Add like
Add dislike
Add to saved papers

Racial/ethnic inequality in homelessness and drug overdose deaths in US States.

PURPOSE: This study examined whether state-level racial disproportionality in homelessness is associated with racial disproportionality in overdose mortality.

METHODS: Counts of individuals experiencing homelessness (2015-2017; by state and racial/ethnic group) were obtained from the US Department of Housing and Urban Development; population estimates and counts of drug overdose deaths (2018-2021; by state and racial/ethnic group) were obtained from the National Center for Health Statistics. Homelessness and overdose mortality disproportionality scores were calculated to indicate the extent to which each racial group was over- or under- represented among those experiencing homelessness, or among overdose deaths, respectively (relative to each racial group's proportional share in the general population). For each racial group examined, ordinary least squares regression models with robust standard errors (SEs) examined associations between state-level disproportionality in homelessness and disproportionality in overdose mortality, adjusting for percent aged 18-64 and US Census Region, as well as disproportionality in educational attainment and unemployment.

RESULTS: State-level racial disproportionality in homelessness was significantly and positively associated with racial disproportionality in overdose mortality for Black (b = 0.16 [SE = 0.05]; p < .01), American Indian/Alaska Native (b = 0.71 [SE = 0.23]; p < .01), and Hispanic populations (b = 0.17 [SE = 0.05]; p < .01), in models adjusting for region and percent aged 18-64. The significant positive associations in these three populations persisted after adjusting for educational attainment disproportionality, yet the association was no longer significant in the Black population after adjusting for unemployment disproportionality.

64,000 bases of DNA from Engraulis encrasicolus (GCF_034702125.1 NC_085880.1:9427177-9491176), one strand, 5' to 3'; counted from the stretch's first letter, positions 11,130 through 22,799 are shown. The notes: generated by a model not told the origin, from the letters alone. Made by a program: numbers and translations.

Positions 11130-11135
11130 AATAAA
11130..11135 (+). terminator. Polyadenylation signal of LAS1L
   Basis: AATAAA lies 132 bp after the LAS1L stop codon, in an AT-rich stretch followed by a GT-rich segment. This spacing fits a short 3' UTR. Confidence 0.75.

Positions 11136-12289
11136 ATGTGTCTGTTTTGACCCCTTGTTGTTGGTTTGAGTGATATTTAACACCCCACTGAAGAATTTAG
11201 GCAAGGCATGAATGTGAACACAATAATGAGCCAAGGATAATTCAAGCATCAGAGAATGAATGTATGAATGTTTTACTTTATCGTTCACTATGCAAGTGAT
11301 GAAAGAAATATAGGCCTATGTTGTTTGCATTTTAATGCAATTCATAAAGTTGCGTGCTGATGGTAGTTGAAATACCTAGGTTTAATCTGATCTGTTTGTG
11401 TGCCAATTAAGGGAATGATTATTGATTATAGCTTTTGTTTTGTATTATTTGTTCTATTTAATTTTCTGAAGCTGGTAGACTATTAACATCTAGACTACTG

CONCLUSION: States with the highest levels of racial/ethnic minority overrepresentation in homelessness generally also had relatively higher levels of racial/ethnic minority overrepresentation in overdose deaths.

Full text links

We have located links that may give you full text access.
Can't access the paper?
Try logging in through your university/institutional subscription. For a smoother one-click institutional access experience, please use our mobile app.

Related Resources

For the best experience, use the Read mobile app

Mobile app image

Get seemless 1-tap access through your institution/university

For the best experience, use the Read mobile app

All material on this website is protected by copyright, Copyright © 1994-2024 by WebMD LLC.
This website also contains material copyrighted by 3rd parties.

By using this service, you agree to our terms of use and privacy policy.

Your Privacy Choices Toggle icon

You can now claim free CME credits for this literature searchClaim now

Get seemless 1-tap access through your institution/university

For the best experience, use the Read mobile app